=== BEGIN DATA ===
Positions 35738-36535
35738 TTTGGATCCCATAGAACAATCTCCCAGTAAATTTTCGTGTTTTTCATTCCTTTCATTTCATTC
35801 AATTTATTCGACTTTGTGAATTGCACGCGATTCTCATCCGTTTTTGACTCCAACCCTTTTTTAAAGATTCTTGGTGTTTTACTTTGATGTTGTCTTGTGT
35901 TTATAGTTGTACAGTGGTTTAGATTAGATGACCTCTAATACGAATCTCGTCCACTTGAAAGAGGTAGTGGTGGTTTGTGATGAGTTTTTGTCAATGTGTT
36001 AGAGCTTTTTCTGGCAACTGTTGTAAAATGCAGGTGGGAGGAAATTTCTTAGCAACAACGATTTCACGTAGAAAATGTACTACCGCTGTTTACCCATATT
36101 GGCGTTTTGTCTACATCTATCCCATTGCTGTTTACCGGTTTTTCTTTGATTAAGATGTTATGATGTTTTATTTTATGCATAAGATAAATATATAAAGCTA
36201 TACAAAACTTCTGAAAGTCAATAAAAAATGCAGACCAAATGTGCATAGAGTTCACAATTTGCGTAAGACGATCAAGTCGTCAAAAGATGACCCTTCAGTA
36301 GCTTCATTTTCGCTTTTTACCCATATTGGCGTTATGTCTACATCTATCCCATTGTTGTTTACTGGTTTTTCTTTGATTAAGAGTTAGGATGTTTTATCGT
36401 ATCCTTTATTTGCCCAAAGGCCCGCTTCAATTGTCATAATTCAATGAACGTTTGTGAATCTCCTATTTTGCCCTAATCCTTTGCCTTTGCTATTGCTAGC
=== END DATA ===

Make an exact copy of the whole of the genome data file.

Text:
Positions 35738-36535
35738 TTTGGATCCCATAGAACAATCTCCCAGTAAATTTTCGTGTTTTTCATTCCTTTCATTTCATTC
35801 AATTTATTCGACTTTGTGAATTGCACGCGATTCTCATCCGTTTTTGACTCCAACCCTTTTTTAAAGATTCTTGGTGTTTTACTTTGATGTTGTCTTGTGT
35901 TTATAGTTGTACAGTGGTTTAGATTAGATGACCTCTAATACGAATCTCGTCCACTTGAAAGAGGTAGTGGTGGTTTGTGATGAGTTTTTGTCAATGTGTT
36001 AGAGCTTTTTCTGGCAACTGTTGTAAAATGCAGGTGGGAGGAAATTTCTTAGCAACAACGATTTCACGTAGAAAATGTACTACCGCTGTTTACCCATATT
36101 GGCGTTTTGTCTACATCTATCCCATTGCTGTTTACCGGTTTTTCTTTGATTAAGATGTTATGATGTTTTATTTTATGCATAAGATAAATATATAAAGCTA
36201 TACAAAACTTCTGAAAGTCAATAAAAAATGCAGACCAAATGTGCATAGAGTTCACAATTTGCGTAAGACGATCAAGTCGTCAAAAGATGACCCTTCAGTA
36301 GCTTCATTTTCGCTTTTTACCCATATTGGCGTTATGTCTACATCTATCCCATTGTTGTTTACTGGTTTTTCTTTGATTAAGAGTTAGGATGTTTTATCGT
36401 ATCCTTTATTTGCCCAAAGGCCCGCTTCAATTGTCATAATTCAATGAACGTTTGTGAATCTCCTATTTTGCCCTAATCCTTTGCCTTTGCTATTGCTAGC